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Does Teflon cause cancer?

Non-stick pan
PTFE is resilient, resistant to heat, and nothing sticks to it. You know it as Teflon. Over the years, concerns have been raised about how PTFE may affect human health.

You may not know how to pronounce polytetrafluoroethylene (PTFE), but you may appreciate it when your eggs or pancakes slide easily out of your frying pan in the morning. PTFE is a polymer comprised of carbon and fluorine. It’s remarkably resilient and incredibly resistant to heat, and virtually nothing sticks to it. You know it as TeflonTM.

Over the years, concerns have been raised about how PTFE may affect human health. Specifically: Does PTFE cause cancer? The short answer, according to the experts, is no. Ask about a substance used to make PTFE, and the answer becomes a bit more complex.

How did Teflon get its start?

Teflon was discovered by accident in 1938 by Dupont chemist Roy J. Plunkett, who was working with the chemical tetrafluoroethylene. During one of his experiments, the substance formed a white, waxy powder called polytetrafluoroethylene—PTFE. By 1945, the name Teflon was registered, and a year later, the first Teflon products were on the market.

Teflon may be found in the coating inside your frying pan. But it’s also used to make automotive parts, tools and light bulbs. PTFE was used to coat equipment that processed uranium hexafluoride, a chemical used in the first atomic bomb.

What are the health concerns with Teflon?

Technically, there are no health concerns with Teflon, specifically. According to the American Cancer Society (ACS), “there are no proven risks to humans from using cookware coated with Teflon (or other non-stick surfaces).”

But some experts are concerned about the health effects of perfluorooctanoic acid (PFOA), a chemical that’s been used in the production of Teflon in the past. PFOA is one of thousands of chemicals in a family called polyflouroalkyl substances (PFAS) that the Environmental Protection Agency (EPA) says “can lead to adverse health outcomes” in humans if consumed or absorbed. PFAS chemicals can stay in the body and accumulate over time. “Studies indicate that PFOA … can cause reproductive and developmental, liver and kidney, and immunological effects in laboratory animals. Both chemicals have caused tumors in animal studies,” the EPA says.

PFOA hasn’t been used in the production of Teflon since 2013. Still, health agencies say people can be exposed to it and other PFAS chemicals from drinking contaminated water, eating fish pulled from contaminated water or by using consumer goods packaged in the chemicals.

According to the U.S. Centers for Disease Control and Prevention (CDC), PFAS accumulations in the body may lead to several health concerns, including:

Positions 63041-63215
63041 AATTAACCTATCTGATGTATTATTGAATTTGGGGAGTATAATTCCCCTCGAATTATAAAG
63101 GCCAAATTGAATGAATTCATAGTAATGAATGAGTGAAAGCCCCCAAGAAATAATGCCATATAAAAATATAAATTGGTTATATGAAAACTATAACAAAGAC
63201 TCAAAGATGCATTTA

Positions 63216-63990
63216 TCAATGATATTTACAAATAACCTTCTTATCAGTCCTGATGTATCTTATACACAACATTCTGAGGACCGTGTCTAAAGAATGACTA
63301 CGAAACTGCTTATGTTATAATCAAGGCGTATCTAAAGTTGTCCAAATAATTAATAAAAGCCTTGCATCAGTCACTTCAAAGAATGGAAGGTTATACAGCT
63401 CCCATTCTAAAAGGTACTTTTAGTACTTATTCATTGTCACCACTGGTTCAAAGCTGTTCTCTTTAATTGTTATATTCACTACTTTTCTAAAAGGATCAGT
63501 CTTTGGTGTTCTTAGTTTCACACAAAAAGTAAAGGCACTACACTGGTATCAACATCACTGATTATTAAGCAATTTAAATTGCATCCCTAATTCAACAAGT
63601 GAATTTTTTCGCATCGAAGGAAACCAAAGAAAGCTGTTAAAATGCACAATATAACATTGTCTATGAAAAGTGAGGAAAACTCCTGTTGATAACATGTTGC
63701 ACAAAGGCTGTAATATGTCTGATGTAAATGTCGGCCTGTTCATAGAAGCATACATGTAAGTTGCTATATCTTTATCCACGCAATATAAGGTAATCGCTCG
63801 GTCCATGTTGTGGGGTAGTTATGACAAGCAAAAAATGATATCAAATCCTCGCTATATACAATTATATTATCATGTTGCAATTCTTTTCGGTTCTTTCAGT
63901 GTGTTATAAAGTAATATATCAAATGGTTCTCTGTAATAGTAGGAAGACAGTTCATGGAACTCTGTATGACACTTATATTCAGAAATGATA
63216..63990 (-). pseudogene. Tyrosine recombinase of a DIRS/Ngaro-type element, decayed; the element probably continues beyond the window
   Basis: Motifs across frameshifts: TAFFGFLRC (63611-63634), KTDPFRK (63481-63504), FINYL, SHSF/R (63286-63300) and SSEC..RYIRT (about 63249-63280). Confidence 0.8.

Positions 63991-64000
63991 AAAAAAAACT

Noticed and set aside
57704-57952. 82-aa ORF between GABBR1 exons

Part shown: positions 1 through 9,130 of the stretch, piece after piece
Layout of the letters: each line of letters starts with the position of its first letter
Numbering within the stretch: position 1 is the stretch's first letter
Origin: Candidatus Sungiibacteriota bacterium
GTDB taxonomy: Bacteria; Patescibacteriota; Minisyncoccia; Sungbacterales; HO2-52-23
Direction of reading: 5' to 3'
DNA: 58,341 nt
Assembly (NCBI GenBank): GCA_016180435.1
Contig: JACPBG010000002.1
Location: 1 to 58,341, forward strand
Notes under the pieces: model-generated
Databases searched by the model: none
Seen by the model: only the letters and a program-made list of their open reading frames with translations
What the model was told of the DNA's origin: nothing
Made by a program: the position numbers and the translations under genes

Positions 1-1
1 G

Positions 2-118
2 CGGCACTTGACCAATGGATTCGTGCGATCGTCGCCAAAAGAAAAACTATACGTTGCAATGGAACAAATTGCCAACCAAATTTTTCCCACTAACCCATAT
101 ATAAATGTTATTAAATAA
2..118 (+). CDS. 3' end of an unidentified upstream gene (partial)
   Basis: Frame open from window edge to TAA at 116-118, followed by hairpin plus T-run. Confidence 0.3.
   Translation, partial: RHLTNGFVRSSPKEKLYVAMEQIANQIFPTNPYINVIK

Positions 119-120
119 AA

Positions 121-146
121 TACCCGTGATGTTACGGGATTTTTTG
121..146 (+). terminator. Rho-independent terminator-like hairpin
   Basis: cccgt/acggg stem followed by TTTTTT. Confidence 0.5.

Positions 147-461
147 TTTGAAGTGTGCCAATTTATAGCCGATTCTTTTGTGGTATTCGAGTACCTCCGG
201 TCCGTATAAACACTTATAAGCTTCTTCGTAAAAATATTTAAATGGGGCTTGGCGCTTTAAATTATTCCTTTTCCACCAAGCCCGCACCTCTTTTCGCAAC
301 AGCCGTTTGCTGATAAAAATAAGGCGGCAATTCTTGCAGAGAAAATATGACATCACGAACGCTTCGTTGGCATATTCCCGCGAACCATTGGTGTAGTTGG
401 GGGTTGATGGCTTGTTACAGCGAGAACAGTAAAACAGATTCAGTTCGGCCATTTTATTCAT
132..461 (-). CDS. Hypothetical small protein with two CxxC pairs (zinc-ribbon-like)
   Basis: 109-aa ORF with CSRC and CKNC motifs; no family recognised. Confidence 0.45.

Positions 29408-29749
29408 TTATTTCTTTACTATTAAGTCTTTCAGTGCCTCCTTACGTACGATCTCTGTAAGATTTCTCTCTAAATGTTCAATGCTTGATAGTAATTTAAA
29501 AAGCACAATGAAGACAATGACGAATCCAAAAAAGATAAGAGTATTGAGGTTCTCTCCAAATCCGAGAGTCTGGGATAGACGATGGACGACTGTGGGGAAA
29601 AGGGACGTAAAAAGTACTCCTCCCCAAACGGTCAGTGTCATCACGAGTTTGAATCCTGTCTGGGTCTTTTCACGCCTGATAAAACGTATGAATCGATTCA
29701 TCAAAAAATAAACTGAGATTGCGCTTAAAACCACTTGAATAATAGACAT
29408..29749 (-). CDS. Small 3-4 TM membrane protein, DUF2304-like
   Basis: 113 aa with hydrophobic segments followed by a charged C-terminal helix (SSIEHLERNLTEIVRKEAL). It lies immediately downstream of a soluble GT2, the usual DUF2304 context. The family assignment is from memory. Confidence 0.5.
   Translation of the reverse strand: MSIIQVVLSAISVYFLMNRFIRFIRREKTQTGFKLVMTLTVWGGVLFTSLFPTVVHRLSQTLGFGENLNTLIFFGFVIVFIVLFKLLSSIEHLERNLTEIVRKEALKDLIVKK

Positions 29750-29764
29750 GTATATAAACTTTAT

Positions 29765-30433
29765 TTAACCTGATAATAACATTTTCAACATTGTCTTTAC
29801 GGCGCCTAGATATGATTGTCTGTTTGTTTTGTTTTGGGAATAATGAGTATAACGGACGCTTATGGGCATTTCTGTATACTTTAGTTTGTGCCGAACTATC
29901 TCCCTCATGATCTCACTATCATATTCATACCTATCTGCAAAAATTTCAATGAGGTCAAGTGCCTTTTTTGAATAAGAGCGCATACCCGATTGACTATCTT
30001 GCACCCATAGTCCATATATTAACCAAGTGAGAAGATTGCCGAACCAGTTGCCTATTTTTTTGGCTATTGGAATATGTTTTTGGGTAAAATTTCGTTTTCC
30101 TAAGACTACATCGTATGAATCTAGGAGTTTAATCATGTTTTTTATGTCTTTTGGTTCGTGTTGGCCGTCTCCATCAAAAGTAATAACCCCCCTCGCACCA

• Increased cholesterol
  • Low-birth weights in infants
  • Decreased vaccine responses
  • High blood pressure
  • Higher risk of certain cancers

The World Health Organization’s International Agency for Research on Cancer classifies PFOA as “possibly carcinogenic to humans.”

The health agencies’ concerns about PFOA have been supported by multiple studies. One study among lab animals associated PFOA with liver cancer, testicular cancer and pancreatic cancer. Studies have also been conducted on humans. A study of workers exposed to PFOA at a DuPont plant found a significant association between kidney cancer death and the presence of PFOA in the blood of those who died.

A study conducted in West Virginia found a probable link between exposure to PFOA and testicular cancer and kidney cancer, but it didn’t find links to other cancer types. The study was conducted as part of a settlement agreement in a class action lawsuit regarding the release of PFOA from a DuPont plant.

What can you do?

It’s important to note that PFOA exists in various levels in almost everyone’s blood. The CDC suggests that people talk to their doctor if they’re concerned that they’ve been exposed to high levels of PFOA or other PFAS chemicals.  

The good news is that the use of PFOA has declined since 2002, which, according to the CDC’s Agency for Toxic Substances and Disease Registry, has led to a decline in PFOA levels among humans. The presence of PFOA in human blood declined by more than 60 percent from 1999 to 2014, according to the federal agency.

While newer Teflon pans are PFOA-free, you may consider alternatives for your kitchen, including:

  • Cast iron, which is also available in antique and enameled versions
  • Stainless steel, which is long-lasting and strong, like case iron (though it’s recommended that you use oil or another fat since these pans don’t have non-stick surfaces
  • Carbon steel, which also requires the use of oil or another fat for cooking
  • Ceramic and stoneware, which is made from clay, quartz and sand

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